The mobile phone and smartphone space has evolved in the recent past immensely with the world experiencing great cutting edge technology. Various organizations have come up with financial solutions that seem to be gaining significant popularity within the market as witnessed with a mobile money transfer program formulated by Vodafone and applied in Kenya dubbed the M-Pesa service. It is against this backdrop that I propose a mobile money transfer program aimed at exploiting the financial market space in the UK and beyond.
In 2007, Kenya transformed into a launching pad for M-Pesa, a life-changing mobile phone-based system used for among other things financial and money transfer services. M-Pesa has now become a universal digital technology not only in Kenya but in the surrounding East African countries as well.
This model cannot work for the UK market for various reasons. The M-Pesa platform was launched to provide money transfer services for the majority unbanked individuals in the East African country. The UK has nearly everybody banked from an early age, with ease of access to financial services through online access and internet banking. Another aspect that would prevent a 100% replication of the technology would be the nature of the UK financial market, which has many competitors who offer differentiated services as opposed to only a handful of big banks in Kenya. In this regard, M-Pesa needs to be improved and incorporate aspects befitting the UK financial market.
The UKMMTS would be required to adapt to the UK financial market aspects. Instead of having money transfer services integrated with voice communication service providers unlike in Kenya, the UKMMTS would be based on an application developed solely with the purpose of incorporating agency banking services. The app would be exclusive to the services provided, and would be patented to prevent replication. This application will allow people to deposit and withdraw cash in electronic form by using the application available for free on the market as opposed to the traditional SIM cards in M-Pesa linked to the mobile phone application.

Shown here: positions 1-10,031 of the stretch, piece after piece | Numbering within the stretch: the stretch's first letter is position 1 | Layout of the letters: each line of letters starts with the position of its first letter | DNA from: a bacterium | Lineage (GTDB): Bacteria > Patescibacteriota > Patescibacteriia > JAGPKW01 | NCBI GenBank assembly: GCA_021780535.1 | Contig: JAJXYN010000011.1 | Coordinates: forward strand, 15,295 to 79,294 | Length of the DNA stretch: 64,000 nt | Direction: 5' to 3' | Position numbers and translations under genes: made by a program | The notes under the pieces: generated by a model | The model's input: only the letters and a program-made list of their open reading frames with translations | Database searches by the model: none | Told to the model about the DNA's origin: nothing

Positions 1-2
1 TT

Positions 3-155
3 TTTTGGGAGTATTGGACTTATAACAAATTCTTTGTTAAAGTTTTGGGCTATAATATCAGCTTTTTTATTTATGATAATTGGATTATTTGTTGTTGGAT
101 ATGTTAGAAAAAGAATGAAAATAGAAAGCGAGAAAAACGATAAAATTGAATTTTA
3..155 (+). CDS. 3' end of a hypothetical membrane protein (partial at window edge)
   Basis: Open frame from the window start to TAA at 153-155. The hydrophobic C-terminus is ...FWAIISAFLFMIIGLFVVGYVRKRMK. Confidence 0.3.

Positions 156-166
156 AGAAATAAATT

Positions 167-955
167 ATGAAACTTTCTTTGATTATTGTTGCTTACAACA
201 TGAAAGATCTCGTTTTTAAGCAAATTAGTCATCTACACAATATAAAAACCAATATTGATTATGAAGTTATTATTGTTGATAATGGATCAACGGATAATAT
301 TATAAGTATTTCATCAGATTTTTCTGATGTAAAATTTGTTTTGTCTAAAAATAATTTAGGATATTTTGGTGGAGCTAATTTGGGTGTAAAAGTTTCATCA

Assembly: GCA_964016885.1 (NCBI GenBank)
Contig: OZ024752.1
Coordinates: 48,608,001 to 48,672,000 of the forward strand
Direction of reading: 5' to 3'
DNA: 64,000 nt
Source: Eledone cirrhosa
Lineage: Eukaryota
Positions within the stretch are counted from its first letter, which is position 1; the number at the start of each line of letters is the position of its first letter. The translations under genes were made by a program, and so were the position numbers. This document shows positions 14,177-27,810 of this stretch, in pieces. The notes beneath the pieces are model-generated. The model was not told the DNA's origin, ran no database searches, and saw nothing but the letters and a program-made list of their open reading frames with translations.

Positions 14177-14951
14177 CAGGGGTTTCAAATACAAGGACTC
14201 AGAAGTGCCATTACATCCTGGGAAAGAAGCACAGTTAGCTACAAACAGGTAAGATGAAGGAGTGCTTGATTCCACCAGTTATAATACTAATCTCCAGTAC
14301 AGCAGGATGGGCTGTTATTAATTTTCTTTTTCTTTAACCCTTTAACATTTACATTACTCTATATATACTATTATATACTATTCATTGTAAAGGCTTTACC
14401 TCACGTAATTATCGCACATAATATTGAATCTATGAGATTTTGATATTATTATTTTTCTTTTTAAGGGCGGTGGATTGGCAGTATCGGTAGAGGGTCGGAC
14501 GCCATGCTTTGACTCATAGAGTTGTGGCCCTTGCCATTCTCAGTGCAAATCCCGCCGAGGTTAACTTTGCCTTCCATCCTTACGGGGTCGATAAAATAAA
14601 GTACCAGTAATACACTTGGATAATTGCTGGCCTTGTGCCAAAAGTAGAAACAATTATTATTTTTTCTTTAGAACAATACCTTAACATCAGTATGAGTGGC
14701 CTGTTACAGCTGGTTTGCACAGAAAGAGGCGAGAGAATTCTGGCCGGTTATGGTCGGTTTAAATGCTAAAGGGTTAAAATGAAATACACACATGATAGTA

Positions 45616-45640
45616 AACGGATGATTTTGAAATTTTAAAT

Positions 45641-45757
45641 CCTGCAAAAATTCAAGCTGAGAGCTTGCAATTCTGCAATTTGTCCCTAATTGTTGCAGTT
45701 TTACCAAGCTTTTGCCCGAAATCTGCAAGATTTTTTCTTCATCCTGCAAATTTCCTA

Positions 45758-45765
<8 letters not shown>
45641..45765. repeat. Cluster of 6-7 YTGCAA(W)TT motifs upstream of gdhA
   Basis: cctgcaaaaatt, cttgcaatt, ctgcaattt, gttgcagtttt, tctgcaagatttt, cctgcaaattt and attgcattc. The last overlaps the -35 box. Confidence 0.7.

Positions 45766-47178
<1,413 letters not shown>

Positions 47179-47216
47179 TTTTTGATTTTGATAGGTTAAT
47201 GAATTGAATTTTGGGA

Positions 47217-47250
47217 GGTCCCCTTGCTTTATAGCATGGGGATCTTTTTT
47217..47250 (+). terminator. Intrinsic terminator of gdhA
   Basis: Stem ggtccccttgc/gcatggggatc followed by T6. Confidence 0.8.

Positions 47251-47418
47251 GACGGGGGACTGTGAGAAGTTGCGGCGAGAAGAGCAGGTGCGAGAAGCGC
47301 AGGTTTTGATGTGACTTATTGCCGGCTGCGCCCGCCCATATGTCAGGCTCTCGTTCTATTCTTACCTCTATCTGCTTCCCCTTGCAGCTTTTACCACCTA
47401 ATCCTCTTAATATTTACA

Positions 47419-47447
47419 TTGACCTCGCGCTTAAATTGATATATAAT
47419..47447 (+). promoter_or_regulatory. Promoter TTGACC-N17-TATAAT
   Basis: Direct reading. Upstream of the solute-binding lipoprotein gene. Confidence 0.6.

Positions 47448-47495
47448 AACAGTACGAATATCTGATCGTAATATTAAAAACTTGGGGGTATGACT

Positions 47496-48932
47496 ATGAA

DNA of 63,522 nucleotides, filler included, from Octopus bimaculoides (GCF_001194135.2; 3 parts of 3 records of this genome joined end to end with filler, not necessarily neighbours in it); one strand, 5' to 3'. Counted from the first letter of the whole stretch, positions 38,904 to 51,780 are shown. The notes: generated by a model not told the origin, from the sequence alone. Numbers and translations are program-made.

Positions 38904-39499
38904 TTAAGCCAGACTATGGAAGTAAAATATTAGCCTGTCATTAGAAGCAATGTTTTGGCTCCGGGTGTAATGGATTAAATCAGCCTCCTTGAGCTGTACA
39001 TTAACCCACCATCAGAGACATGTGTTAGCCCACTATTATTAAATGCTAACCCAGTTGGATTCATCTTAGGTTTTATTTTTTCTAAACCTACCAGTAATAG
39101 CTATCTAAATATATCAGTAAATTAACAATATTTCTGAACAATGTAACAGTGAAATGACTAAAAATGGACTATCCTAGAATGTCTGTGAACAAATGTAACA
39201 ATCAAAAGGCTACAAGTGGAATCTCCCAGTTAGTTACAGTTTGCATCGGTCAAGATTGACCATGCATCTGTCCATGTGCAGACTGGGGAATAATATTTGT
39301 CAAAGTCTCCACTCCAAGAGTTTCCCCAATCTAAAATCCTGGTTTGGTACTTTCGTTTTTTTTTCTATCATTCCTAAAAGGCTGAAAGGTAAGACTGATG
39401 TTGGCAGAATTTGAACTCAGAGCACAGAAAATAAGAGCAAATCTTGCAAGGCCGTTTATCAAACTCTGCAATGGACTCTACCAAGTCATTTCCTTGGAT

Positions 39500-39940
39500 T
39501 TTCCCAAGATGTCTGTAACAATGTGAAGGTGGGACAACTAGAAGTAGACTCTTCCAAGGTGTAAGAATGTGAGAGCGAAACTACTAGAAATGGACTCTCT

The application, will be installed on the mobile phone and would provide users with access to the UKMMTS after successful registration. In the UKMMTS menu, the application would have various options such as synchronization with statutory payments organizations, insurance companies, emergency services companies and financial institutions key to maximizing their revenues through commissions that they would charge to receive funds through the service.
Users will have their details recorded by registering with an authorized service agent with identification documents, with foreigners interested in using the service required to produce their passports.
Users would be able to use their UKMMTS account as a mobile banking platform with a fully-fledged account.
Unlike M-Pesa which incorporates voice and part money transfer service provision, the UKMMTS would be developed on the basis that commissions are only incurred after clients “use” the service, and therefore, one advantage it would have over similar services is there would be no charges for any deposits. Normal charges would be incurred for sending money.
The app would be linked to all ATM providers such that a user would be able to withdraw the deposited cash through an ATM without delay. The arrangement between UKMMTS provider and the ATM operators would be for the ATM to earn commission for all transactions carried out through the ATM.
Users would be required to download the free app from the app market. All transactions would be verified through the main server, which would automatically send a confirmation code for every transaction effected.
The UKMMTS would target individuals living in the rural UK and in places located too far from banks. It would need to operate where banks do not have a presence yet, or with customers who prefer not to work with banks. In addition, the service would also be targeting groups that do not have access to formal financial banking services.